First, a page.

KPO Workers Directly Report to the Client

Employees in KPO companies report directly to the client. Unlike in BPO companies where top managers and team leaders are the only ones who communicate with their clients, employees in KPO companies have a voice. They send daily updates on their work and report any work-related issues as soon as they come up. Clients don’t have to wait by the end of the week or month to know what’s happening with their outsourced staff.

KPO Workers have Depth of Insight and Valuable Experience

Employees are evaluated by the depth of insight they provide in their work. In KPO jobs, quality wins over quantity all the time. The quality of information derived through analysis is more important than the volume of data produced. For example, market research revealed that a thousand people bought a particular product. Knowing that is good, but knowing which of these people will likely return and buy another product is even better.

Offshore Outsourcing is Cheaper

Offshore labor is cheaper, although KPO employees in the Philippines are not any less experienced, intelligent and expertly trained as their counterparts abroad.

Clients have the option to outsource some parts of their day-to-day operations to a different company in their country of origin. But that’s very expensive, to say the least. It’s also difficult to find IT professionals in their country who are willing to work as tech support at night or during weekends to answer phone calls and emails from either irate or panicked customers.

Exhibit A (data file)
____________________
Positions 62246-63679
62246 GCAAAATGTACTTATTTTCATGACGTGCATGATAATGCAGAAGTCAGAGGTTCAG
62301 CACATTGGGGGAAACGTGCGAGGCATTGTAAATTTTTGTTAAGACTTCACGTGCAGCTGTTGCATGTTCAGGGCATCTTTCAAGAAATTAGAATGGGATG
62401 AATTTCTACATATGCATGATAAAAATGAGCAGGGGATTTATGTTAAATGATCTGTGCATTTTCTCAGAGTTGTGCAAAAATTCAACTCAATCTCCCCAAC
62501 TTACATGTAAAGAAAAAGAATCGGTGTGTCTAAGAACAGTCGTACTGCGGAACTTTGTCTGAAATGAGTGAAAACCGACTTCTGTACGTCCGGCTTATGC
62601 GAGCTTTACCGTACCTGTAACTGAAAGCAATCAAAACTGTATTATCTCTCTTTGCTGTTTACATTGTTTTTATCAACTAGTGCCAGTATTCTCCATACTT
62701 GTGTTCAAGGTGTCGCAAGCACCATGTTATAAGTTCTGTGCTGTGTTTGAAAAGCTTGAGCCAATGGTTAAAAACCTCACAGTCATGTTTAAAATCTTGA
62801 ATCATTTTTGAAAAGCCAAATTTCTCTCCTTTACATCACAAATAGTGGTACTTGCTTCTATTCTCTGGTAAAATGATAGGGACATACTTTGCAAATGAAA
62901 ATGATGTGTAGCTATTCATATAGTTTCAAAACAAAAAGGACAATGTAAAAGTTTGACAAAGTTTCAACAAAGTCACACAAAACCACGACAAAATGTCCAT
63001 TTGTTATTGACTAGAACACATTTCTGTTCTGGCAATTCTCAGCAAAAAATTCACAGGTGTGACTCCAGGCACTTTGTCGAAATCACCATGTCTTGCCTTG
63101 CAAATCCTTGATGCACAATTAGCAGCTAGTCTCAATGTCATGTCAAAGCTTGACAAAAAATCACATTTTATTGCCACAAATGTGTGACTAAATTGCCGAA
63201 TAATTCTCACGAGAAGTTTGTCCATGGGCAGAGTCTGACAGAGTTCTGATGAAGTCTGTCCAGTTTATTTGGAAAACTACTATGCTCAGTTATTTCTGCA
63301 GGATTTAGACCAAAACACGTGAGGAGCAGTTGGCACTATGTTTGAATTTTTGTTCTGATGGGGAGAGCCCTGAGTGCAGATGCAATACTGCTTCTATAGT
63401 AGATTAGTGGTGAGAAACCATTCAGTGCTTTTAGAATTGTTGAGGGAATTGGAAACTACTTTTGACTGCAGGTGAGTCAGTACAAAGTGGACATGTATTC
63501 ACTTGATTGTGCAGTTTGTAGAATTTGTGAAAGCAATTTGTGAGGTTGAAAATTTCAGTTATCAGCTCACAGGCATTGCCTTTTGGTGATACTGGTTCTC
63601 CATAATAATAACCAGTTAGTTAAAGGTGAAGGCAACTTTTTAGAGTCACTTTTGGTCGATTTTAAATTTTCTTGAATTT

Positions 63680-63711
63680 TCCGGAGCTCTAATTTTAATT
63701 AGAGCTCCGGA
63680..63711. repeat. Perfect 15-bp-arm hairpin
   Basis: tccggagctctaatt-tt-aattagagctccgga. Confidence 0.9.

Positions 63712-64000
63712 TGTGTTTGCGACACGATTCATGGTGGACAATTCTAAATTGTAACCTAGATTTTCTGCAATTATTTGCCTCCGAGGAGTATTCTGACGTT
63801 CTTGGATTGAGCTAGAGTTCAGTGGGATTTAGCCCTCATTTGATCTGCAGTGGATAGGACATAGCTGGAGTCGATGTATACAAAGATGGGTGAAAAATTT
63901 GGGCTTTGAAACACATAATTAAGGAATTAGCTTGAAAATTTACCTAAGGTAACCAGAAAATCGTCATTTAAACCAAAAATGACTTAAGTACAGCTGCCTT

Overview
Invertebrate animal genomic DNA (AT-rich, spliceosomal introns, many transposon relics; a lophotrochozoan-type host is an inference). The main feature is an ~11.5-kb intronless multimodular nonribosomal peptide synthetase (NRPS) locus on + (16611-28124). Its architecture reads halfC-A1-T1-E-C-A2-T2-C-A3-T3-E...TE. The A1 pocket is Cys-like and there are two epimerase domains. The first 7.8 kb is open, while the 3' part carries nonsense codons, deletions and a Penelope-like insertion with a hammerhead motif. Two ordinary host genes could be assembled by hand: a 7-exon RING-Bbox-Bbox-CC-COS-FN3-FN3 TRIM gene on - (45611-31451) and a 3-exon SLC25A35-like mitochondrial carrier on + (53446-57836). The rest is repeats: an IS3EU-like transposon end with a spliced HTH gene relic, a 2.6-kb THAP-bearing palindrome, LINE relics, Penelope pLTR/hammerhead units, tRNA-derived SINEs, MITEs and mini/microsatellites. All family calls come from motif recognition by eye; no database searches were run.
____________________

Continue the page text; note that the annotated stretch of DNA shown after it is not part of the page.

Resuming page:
To iterate, knowledge process outsourcing to an offshore location offers the following:

  • KPO employees have greater technical expertise than BPO.
  • KPO has a more segmented and granular market than BPO.
  • KPO employees have self-direction unlike those in BPO companies.
  • KPO employees report to the client directly.
  • KPO employees are evaluated by the depth of insight they provide.
  • Offshore KPO companies have lower rates than onshore outsourcing firms.

If you want to know how outsourcing works, contact our Rethink Staffing representative now and ask for more information or schedule a meeting with an outsourcing consultant.

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1 Comment on “Six Crucial Differences Between KPO and BPO

  1. In simple terms, BPO is nothing but entrusting or assigning particular business activities or processes like customer service, finance, and accounting to third-party service providers. Though the delegated processes do not constitute the nub of the delegating business entity but are crucial for its functioning. When the concept of BPO gained currency, it was primarily restricted to the manufacturing industry. KPO is concerned with the delegation of information management related functions to qualified external agencies. Now, let’s have a quick look at some of the obvious dissimilarities between KPO and BPO.